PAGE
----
How The Pandemic Changed Concertgoing and What Stayed The Same

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November 28, 2022
Read Time: 4 minutes

Two years of nothing and a few shows later, here’s what changed in the culture of concertgoing

 

 

Let’s be honest, this almost post-pandemic era has us making up for lost time. We’re almost always out. We spend most of our days outdoors and splurge on concert tickets after saving up during the pandemic. Of course, some people prefer flying out, while others wait for a local stop to be announced. After all, different strokes for different folks. But perhaps spending two years indoors and having a new favorite social media platform has shifted the culture of concertgoing. Of course, however, some things never change.

 

Up ahead, I pick apart the new things I had to learn (or relearn) as an avid concert watcher.

 

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What’s changed in post-pandemic concert going?

 

The ticketing process. With the pandemic pushing us to become much more sanitary and conscious of the places we go and the things we touch, I’ve learned that many prefer securing seats online. Of course, many still attempt (and better succeed ) in buying seats IRL, but some don’t want to take that chance. That’s why queue numbers balloon to five digits and servers crash; they can’t take the user load logging in.

 

With all the ticketing horror stories, it’s high time for providers to improve and invest in better servers to keep up with the demand, especially since we’ve got top-billing acts like Harry Styles and BLACKPINK making their way to the Philippines. And it’s not only our local providers who have this problem. American ticket promoter Ticketmaster will face the US Congress in a hearing after its mess with Taylor Swift’s The Eras Tour, so it’s possibly a global thing. In addition, many more people are vying for a seat in the arena, so we must be prepared to have them on.

 

The prices. (Un)Surprisingly, some ticket prices continue to shock me. In 2019, General Admission tickets used to cost a little over P1,000, and P10,000 would get you great seats in the middle of the MOA Arena. But now, looking at some concerts, seat tiers have been rebranded and merged, lessening the sections and widening ticket price gaps. 

 

But I get it—due to inflation and many other factors brought on by the world economy, prices have increased by a few thousand pesos. As a result, flying artists and their entire entourage cost more now in this economy, and businesses need to ensure the shows end up as box-office hits. So sometimes it’s okay if you pass on a concert if you can’t afford it—gracious people on the Internet would gladly report the happenings for you.

 

The mutual care. Masks, vitamins and vaccines work to protect us from catching COVID, so we’ve gotten a little lenient through the years. While some people prefer going mask-less in a concert pit, many other concertgoers are consciously careful. They bring alcohol or hand sanitizers and use them liberally. Others bring extra masks and switch after a couple of hours. Meanwhile, some prefer hanging out at the back of the floor to avoid getting too close for comfort. Many remain mindful that a pandemic is still underway—the last thing we want to do is catch something on the happiest evening of the year.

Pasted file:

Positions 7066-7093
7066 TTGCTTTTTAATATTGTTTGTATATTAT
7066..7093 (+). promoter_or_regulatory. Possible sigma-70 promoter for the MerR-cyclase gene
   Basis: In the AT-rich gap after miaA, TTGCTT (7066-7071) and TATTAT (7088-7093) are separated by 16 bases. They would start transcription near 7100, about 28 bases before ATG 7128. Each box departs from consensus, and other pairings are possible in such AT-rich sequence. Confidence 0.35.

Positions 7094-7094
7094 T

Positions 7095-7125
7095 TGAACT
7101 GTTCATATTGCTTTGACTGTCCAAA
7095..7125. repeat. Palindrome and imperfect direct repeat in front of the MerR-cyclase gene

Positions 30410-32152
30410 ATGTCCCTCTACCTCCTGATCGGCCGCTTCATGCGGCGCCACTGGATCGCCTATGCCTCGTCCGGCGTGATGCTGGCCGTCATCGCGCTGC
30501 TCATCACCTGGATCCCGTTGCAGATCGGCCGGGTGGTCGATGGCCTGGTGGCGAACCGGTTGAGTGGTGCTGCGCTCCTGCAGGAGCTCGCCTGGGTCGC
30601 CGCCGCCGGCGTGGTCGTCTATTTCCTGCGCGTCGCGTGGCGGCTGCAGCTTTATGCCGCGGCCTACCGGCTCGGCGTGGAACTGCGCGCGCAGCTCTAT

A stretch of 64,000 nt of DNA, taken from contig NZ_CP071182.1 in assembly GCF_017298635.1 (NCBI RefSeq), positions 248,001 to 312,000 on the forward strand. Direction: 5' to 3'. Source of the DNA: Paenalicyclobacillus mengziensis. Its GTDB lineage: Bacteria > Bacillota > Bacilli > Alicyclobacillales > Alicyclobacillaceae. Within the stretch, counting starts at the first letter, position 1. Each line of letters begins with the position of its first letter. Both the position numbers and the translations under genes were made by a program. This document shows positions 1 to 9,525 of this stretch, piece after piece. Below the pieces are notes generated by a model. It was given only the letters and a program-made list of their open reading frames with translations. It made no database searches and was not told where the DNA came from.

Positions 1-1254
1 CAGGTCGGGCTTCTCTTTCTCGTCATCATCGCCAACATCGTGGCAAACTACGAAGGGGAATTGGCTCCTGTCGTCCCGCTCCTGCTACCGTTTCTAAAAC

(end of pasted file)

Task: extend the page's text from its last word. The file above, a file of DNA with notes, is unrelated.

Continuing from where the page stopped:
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What stayed the same?

 

The memory hoarding. Cellphones taking up the viewing space has always been an issue, even before the pandemic. It’s inevitable as everyone hopes to hoard many memories and post them on the ‘gram (or the ‘Tok). But I’m not sure—did everyone already hold their camera phones up for most of the show? Concertgoing in this era reminds me how much balance and sensitivity we still need to practice. 

 

We can still enjoy the show happening in front of our eyes instead of watching from tiny screens. There’s no problem taking snaps for a few seconds. I’m guilty of it, too, because we want to relive the concert whenever we can. But hold your phone up properly and fast enough to let the people in the back also enjoy the view. We all paid the same ticket price, and we all hope to enjoy it equally.

 

The anticipation. Standing in a packed concert hall with many people who share the same love for the artist is always a delight. Finally, it’s the end of the finish line. What started in the battlefield of ticketing continued to our arrival at the venue amid city traffic and the quest to secure a spot in the pit. In each show I’ve watched and covered, everyone was vibrating at an intensity that could shatter glass out of excitement.

 

The energy. It’s freeing to watch how people behave in concerts. We have eager ones who endure the pit and barricades and others content with hanging at the back and dancing. The palpable and infectious joy in celebrating music is a welcome, familiar and comforting feeling we missed all too well. Sharing such a visceral experience with an artist who helped you survive the worst of the pandemic feels like a reward for holding it out. You definitely deserve it.

 

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Despite the ups, downs, hiccups and mishaps, there isn’t a place I’d rather be than a packed arena singing to all my favorite songs. Things might have changed, for better and for worse. But we’ll still queue for tickets, splurge on shows and merch and take time off to feed our souls with the magic of music.

 

 

Art Macky Arquilla

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